It was satire, the most overtly political art form, that suffered the most painful transformation between 2016 and 2020. Armando Iannucci, the British satirist behind The Thick of It and Veep, said during his term that Trump ‘has changed the way that political satire works – he is the entertainer spouting the fiction, so the interesting comedians are those taking the opposite route, talking audiences through the facts like John Oliver and Seth Meyers do, with a journalistic edge. The roles have flipped.’
Trump’s self-indicting powers were so strong that adding artistic commentary was superfluous. And it wasn’t just late show hosts using Trump’s own absurdity against him: Alexandra Bell, in her art piece exploring the media’s role in racism, included an enlarged version of Trump’s actual 1989 newspaper ad calling for the execution of the ‘Central Park Five’. That article speaks for itself as powerful proof of Trump’s racism.
Trump’s self-indicting powers were so strong that adding artistic commentary was superfluous.
Iannucci elaborated in an interview that, since satire is supposed to be an exaggeration of real life, it is nearly impossible to write satire about America’s 45th president, because, well, “Trump is an exaggeration.”
One way of satirising absurd times is to contextualise them; in America in 2017, the stage company Shakespeare in the Park cast their Julius Caesar as a blond man with a red tie, comparing Trump with the historical tyrant. Audiences laughed at his vanity, his wild hand gestures, and his rhetoric. They didn’t laugh so much about his assassination, though; conservative America were not ready for a staged depiction of their president’s brutal murder.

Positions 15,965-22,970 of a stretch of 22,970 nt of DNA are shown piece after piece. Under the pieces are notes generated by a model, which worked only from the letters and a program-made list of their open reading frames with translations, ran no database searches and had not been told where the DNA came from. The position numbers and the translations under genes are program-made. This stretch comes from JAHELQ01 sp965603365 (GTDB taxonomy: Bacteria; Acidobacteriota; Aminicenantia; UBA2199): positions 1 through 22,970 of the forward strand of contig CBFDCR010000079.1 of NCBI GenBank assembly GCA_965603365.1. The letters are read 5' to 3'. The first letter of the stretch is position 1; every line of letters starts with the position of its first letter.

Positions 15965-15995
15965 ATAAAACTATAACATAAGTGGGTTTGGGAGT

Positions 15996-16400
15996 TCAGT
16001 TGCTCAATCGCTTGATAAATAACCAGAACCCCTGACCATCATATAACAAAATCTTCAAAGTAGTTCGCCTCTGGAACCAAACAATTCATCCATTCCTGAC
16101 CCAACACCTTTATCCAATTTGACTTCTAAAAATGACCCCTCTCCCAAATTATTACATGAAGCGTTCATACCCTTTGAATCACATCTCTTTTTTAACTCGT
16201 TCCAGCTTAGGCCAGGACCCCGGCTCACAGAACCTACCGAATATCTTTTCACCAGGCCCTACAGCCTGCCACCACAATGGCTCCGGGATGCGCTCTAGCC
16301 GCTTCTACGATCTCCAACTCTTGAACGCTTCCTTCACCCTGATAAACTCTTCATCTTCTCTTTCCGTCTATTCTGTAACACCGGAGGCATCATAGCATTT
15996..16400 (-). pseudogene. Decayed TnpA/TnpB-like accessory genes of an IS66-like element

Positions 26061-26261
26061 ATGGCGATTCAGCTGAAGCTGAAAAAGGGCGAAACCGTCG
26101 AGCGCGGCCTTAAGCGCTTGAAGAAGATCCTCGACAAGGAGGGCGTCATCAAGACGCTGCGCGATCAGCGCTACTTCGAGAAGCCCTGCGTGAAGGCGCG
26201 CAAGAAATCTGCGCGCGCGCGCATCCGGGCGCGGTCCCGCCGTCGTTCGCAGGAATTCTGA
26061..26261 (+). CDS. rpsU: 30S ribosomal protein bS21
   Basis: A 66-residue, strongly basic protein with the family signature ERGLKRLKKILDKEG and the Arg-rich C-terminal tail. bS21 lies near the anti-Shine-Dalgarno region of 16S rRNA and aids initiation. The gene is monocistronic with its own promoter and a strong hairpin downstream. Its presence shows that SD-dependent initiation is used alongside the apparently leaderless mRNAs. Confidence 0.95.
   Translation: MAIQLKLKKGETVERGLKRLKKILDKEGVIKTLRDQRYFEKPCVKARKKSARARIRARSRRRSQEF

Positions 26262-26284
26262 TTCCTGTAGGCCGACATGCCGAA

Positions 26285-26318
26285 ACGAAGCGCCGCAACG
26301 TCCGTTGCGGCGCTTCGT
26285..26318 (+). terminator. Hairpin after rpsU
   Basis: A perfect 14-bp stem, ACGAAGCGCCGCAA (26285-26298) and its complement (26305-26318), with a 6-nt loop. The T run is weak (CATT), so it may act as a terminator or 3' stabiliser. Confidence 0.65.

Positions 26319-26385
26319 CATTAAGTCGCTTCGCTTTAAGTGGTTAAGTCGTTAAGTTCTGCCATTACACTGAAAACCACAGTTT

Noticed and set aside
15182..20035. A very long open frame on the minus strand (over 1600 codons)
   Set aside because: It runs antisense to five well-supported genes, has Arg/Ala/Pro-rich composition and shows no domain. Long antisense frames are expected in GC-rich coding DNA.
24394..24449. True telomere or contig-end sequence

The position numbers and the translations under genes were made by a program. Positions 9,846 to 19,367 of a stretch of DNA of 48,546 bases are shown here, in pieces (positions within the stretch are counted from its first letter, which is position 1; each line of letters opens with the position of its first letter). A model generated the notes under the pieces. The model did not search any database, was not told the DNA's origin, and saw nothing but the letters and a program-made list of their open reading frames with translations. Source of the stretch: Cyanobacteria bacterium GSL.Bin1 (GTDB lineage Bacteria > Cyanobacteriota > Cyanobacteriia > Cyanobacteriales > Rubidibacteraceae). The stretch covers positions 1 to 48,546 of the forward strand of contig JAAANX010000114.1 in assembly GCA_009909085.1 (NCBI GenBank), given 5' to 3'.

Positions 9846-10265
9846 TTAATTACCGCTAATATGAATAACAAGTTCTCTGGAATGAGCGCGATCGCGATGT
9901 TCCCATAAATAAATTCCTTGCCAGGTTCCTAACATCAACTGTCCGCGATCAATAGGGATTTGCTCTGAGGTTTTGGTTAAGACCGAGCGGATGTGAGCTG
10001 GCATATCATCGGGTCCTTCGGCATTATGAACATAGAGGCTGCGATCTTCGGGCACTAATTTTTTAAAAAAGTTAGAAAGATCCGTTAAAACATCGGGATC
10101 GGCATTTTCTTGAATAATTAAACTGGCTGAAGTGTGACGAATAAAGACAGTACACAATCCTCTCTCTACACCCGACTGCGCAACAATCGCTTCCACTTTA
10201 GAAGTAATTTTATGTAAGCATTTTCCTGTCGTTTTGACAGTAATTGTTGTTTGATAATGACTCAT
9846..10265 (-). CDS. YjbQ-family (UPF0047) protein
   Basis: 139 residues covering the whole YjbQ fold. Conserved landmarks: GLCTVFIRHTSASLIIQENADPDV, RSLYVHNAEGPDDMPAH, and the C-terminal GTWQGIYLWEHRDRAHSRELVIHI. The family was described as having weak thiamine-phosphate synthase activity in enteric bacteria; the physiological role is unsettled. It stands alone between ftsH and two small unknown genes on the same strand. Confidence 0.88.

Even though the backlash completely misunderstood the fundamental argument of Shakespeare’s play (that political assassination is a dangerous, messy process that is doomed to fail), the severity of the criticism showed that this production had hit a nerve in America. Donald Trump Jr was prompted to ask: “Serious question, when does ‘art’ become political speech, and does that change things?”
Uncharacteristically, Trump Jr. was touching on something important there (albeit in the wrong context): the notion of art as political speech. In an opinion piece for the New York Times, Jillian Steinhauer asks why so much of the protest art about Trump feels hollow and forgettable:
“The answer, I think, has something to do with the difference between art that is political and art that is about politics… the first arguably has some kind of political intent, meaning or program embedded in its structure… by contrast, in art about politics, the subject matter is the primary statement, which means what you see is mostly what you get.”
There have been provocative pieces of Trump protest art: the Trump Baby balloon that flew over London on his visit in 2018 and then toured around the world; the accidentally ambiguous ‘Make America Great Again’ billboard by art group For Freedoms, which overlaid Trump’s campaign slogan on an iconic civil rights image; and the cathartic ‘Freedom Kick’ video in which a group of Mexicans play football with a rubber recreation of Trump’s head against his border wall. But while all of these may be striking, they’re still ultimately one-dimensional. What you see is what you get.
Perhaps the lack of nuance across the board about Trump demonstrates that he simply cannot be addressed with nuance - his dangerous, inflammatory personality is too extreme to be dignified with layers of interpretation. Taken as a whole, the protest art under Trump shows that, since 2016, artists haven't been able to see any deep shades to the colour orange.
Featured Image: edited from Wikimedia Commons